Alison and Adonis

When newlywed Alison Brennan decided to get a Golden Labrador pup from a

litter down the road from her Townsville home, she hoped she'd be able to

train him to be an epilepsy alert dog.

Diagnosed with epilepsy at 15, Alison and her husband Keith saw a TV

documentary on epilepsy-alert dogs and hoped that with the right training,

Adonis, their handsome eight-week-old pup, could be trained to look after

Alison in the event of a seizure.

With the help of ASDOGS (NQ) Inc, the couple began training the young dog

and in no time he's learned to roll Alison on to her side in a seizure and

to press a panic button in the house to summon help. He also learned to nose

her on to a sofa at the beginning of an attack to make sure she didn't fall

and hurt herself.

The pup quickly picked up all that was expected of him, but what was

unexpected was that Adonis also showed an ability to not only deal with a

seizure, but to predict one in advance.

"No one is sure how dogs are able to do this," Alison says. "It could be

that dogs pick up on changes in the brain's electro-magnetic field prior to

a seizure, or it could be that they detect subtle changes in body odour. Or

it might be simply that they notice small change in the epileptic's


How dogs predict seizures remain a mystery but there is no mystery about the

fact that in September 2003 six-month-old Adonis saved Alison's life.

With Keith, then a corporal with the Australian Defence Forces deployed to

Iraq, Alison and Adonis were home alone and about to duck out for some

takeaway. "But when I picked up my keys, Adonis instantly tried to get them

off me," Alison remembers. "I thought he was just being playful and saw the

keys as a sign we were off to the park. But when I opened the front door, he

tried to block me and then he raced down to the gate and refused to let me


That's when Alison realised that Adonis was alerting her to a seizure. Back

inside the house, she called an ambulance then lay down. A second later she

lost consciousness and when she woke she found herself in hospital having

been operated on to remove a blood clot on the brain.

"The clot triggered the seizures and doctors thought the clot had formed as

a result of a fall I had during a seizure a year before," says Alison who

didn't realised that 24 hours had passed by the time she came to.

"If Adonis hadn't alerted me and given me time to call an ambulance, I

wouldn't have made it," she says and proudly relates how Adonis took charge.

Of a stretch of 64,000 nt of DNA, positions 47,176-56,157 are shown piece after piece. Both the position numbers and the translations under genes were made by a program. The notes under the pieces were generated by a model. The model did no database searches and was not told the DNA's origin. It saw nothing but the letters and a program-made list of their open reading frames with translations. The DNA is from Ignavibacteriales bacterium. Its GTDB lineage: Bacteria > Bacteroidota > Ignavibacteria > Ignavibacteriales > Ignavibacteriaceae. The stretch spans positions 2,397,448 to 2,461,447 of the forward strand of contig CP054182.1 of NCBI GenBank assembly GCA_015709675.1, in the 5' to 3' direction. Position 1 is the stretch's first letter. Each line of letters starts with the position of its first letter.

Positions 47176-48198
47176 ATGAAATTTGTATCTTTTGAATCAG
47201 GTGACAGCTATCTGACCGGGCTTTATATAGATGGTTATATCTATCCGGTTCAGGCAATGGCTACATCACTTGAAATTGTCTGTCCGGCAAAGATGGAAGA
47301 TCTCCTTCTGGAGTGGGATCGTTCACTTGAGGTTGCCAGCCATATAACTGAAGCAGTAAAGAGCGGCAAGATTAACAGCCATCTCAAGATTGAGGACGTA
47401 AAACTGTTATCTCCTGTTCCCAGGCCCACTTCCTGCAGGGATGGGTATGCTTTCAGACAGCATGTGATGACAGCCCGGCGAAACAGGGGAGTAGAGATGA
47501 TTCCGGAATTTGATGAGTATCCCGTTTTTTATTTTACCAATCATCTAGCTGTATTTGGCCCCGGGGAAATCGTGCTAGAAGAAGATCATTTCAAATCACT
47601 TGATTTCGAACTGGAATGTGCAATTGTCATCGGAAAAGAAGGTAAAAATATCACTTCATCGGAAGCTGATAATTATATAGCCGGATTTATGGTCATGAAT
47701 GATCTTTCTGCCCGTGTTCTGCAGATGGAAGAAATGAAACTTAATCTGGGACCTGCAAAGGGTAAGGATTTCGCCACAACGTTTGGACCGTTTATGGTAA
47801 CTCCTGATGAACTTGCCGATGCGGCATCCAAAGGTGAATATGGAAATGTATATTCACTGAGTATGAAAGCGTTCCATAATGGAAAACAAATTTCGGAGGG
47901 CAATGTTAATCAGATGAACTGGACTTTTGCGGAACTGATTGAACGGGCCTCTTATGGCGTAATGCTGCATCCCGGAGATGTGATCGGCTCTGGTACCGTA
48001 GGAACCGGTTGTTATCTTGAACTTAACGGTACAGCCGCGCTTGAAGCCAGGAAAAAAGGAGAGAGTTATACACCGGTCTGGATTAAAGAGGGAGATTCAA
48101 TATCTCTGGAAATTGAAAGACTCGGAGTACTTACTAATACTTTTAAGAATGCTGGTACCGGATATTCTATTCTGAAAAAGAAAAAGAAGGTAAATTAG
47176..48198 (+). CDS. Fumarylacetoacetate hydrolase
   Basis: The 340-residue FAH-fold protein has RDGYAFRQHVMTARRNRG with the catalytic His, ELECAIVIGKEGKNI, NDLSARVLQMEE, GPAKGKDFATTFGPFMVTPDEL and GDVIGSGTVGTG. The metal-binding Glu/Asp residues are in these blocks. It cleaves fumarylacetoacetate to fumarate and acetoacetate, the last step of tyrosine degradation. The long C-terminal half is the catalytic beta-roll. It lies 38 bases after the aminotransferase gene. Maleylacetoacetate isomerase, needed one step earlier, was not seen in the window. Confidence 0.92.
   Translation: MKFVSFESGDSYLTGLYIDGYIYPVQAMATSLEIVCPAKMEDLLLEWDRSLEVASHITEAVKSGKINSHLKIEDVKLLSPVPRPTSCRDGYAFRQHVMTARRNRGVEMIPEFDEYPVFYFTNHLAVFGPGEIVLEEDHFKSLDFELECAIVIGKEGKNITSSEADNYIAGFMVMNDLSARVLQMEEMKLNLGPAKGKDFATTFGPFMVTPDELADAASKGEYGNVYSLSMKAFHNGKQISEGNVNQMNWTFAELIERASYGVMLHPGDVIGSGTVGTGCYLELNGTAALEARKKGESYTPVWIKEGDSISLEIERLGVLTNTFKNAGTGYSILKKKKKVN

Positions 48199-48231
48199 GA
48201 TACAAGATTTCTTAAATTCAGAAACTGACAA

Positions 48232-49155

"He gave them the house keys so they could lock up and then trotted off and

returned with a backpack."

Assuming it was an emergency overnight bag for Alison, the paramedics didn't

open the backpack until they got Alison to hospital. But instead of finding

a toothbrush and nightie as expected, they found a selection of Adonis' toys

and dog treats.

"The backpack was his own idea," Alison says laughing. "I take it on our

walks or on visits to friends and he obviously thought this was a good


Now five years old, Adonis remains Alison's constant companion, guardian and

best friend. And although he is constantly on the lookout, he is a typical

Lab who loves to play. Each night as he settles down on his spot on the

floor of the couple's bedroom, he waits for Keith to nod off before sneaking

up on the bed to sleep alongside Alison.

"I should say no but I can't," she confesses laughing. "He's not only saved

my life but given me my independence along with love, joy and laughter."

Animal instincts   22-Feb-2006

From seizure-alert dogs to goldfish that lower your blood pressure, it seems pets come with a host of health benefits — they can even be life-savers. By Bianca Nogrady


MOST dog owners will swear their pet is the most intelligent creature on Earth. But Alison Brennan’s dog, Adonis, is in a class of his own.

Not only can he sense when Alison is about to have an epileptic seizure, he alerts her 15 minutes ahead of time and has even helped ambulance officers rescue Alison when she collapsed at home alone (see ‘Adonis to the rescue’, below).

While the benefits aren’t always so dramatic, researchers are becoming more aware of the many ways pets can be good for their owners’ health.

A tongue-in-cheek study of hypoglycaemia detection using a “novel, fully biocompatible and patient-friendly” alarm system —otherwise known as a dog — first sparked Dr Alan Stocks’ interest in the health benefits pets could offer. The paper described three cases of dogs who regularly alerted their diabetic owners to an impending hypoglycaemic event by behaving strangely until the owners took steps to raise their blood sugar.1